1. Locate your files.  Are they on your phone?  On your Google Drive?  On your computer?  On a memory card or USB?  On Facebook?  Decide on one place to compile them.
  2. Choose which files are most important to you and the historical record.  Historical value can often be found in items that document activities, people, places, and events.  Delete duplicates and keep the highest quality versions.
  3. Organize your files chronologically, by subject, or both.  Develop a hierarchical structure of folders for storing the files, and name your files and folders consistently.  Include dates in file and folder names wherever possible.
  4. Preserve your organized files by making copies and storing them in different physical locations (e.g. keep one set of files on your computer, one on an external hard drive, or one on a cloud file-sharing drive, etc.).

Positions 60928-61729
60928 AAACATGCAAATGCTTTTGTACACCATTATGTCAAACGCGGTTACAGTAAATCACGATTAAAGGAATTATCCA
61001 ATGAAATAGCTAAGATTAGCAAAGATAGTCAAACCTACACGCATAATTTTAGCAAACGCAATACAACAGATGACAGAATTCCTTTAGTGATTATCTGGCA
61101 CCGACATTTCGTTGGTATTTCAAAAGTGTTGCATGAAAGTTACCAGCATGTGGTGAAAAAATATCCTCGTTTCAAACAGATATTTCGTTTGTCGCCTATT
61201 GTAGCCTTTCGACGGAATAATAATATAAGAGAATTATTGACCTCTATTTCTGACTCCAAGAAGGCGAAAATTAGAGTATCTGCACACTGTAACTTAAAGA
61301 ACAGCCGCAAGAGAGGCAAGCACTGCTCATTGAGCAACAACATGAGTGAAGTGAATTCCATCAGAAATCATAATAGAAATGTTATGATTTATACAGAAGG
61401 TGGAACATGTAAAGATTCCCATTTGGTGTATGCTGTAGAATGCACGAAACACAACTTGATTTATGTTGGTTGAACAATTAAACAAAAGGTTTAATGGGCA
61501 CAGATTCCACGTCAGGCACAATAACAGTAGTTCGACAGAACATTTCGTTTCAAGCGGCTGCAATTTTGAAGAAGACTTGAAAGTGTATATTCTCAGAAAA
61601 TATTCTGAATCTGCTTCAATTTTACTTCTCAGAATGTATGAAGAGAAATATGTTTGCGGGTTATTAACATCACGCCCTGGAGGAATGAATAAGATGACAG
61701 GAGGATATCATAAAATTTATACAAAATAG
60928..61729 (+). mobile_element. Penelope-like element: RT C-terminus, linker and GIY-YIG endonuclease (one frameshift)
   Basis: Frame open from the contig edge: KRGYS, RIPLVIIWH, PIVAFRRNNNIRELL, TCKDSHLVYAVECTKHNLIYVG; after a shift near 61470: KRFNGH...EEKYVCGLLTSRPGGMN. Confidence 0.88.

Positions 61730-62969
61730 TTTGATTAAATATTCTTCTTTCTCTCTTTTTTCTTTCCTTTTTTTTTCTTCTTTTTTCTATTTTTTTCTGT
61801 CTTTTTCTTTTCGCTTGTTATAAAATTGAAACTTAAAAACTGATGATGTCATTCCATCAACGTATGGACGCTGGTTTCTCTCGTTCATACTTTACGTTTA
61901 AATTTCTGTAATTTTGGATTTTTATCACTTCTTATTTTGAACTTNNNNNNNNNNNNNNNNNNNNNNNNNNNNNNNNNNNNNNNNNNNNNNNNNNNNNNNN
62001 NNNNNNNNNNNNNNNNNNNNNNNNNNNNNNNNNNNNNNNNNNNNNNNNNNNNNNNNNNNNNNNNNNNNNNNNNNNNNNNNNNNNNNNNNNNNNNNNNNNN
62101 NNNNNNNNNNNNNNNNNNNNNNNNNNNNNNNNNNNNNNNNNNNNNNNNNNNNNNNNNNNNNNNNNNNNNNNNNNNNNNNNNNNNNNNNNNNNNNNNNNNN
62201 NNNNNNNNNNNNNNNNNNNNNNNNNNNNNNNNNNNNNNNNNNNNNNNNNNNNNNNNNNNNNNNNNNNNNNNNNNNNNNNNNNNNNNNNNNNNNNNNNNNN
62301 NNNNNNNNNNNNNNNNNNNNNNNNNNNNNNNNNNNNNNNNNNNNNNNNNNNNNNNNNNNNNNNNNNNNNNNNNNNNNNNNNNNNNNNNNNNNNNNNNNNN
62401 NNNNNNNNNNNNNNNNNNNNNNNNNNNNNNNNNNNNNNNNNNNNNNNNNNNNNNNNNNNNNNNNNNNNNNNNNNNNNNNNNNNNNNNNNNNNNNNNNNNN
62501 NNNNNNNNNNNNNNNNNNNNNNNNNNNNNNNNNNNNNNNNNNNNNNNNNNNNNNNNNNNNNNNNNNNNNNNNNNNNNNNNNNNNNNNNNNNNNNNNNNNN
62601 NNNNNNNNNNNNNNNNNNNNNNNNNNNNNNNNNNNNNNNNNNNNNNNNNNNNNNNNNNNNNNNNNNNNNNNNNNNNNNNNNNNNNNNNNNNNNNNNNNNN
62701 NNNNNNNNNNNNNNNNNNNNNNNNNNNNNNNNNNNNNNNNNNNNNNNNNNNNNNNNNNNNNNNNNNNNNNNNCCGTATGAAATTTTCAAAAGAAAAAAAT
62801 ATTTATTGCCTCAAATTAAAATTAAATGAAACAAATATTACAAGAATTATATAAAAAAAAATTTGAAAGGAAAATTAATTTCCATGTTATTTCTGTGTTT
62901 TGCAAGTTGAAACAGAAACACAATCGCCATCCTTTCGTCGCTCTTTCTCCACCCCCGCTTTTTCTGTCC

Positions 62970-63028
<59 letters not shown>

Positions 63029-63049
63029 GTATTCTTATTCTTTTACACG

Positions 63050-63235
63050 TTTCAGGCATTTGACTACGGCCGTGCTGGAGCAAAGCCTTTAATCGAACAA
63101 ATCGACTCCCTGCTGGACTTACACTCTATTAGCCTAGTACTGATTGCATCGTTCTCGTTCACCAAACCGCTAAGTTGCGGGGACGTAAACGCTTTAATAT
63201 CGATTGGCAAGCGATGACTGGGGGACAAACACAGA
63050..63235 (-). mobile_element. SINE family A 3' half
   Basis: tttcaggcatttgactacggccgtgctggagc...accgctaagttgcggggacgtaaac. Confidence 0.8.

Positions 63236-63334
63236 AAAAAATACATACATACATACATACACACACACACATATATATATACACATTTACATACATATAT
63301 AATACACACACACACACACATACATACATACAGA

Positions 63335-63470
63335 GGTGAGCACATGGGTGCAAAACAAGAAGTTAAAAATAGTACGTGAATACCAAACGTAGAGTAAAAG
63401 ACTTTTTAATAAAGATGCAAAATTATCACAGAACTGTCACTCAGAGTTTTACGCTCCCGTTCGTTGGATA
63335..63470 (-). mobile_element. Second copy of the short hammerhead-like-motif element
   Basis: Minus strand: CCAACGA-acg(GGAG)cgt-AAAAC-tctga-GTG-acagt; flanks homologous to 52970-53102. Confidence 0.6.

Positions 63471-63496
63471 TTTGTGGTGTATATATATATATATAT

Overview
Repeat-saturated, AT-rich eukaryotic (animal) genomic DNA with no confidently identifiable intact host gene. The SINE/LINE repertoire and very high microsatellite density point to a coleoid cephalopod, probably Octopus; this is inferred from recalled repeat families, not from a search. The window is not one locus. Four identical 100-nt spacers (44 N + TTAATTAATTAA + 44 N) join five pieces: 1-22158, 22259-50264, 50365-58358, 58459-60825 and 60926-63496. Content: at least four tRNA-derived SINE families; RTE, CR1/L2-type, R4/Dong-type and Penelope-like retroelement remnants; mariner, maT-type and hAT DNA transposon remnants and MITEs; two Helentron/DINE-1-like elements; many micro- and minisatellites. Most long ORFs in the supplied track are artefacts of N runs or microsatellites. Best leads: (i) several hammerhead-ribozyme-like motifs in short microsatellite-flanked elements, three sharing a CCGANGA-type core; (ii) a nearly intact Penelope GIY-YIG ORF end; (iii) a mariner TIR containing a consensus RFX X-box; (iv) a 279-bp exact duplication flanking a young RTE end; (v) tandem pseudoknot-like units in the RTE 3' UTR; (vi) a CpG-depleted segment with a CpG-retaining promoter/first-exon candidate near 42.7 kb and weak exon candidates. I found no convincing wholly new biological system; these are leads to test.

If many of your files or photos are not yet in the digital world, consider scanning them.  If you are planning to donate your files to the Whistler Museum & Archives, we are happy to scan any physical photographs you may have and send you copies.

While physical photos can be stored in boxes such as these, digital photos require a different system.

Recently, we have noticed our archival collection is severely lacking in donations from the past 25 years; we believe this may be due to the shift to digital creation with the onset of new technologies.  We would be ecstatic if this article could prompt our community to begin donating old cell phone videos and photos (even if their digital quality is that of a potato nowadays!), or even old Word documents of newsletters from local organizations.  The early days of the internet sparked massive changes in how we create, share, and preserve our stories – this time of change merits preservation.  If you’re able to help us fill the 1995 – 2020 gap in our collection, please email archives@whistlermuseum.org.

Whistler’s Posters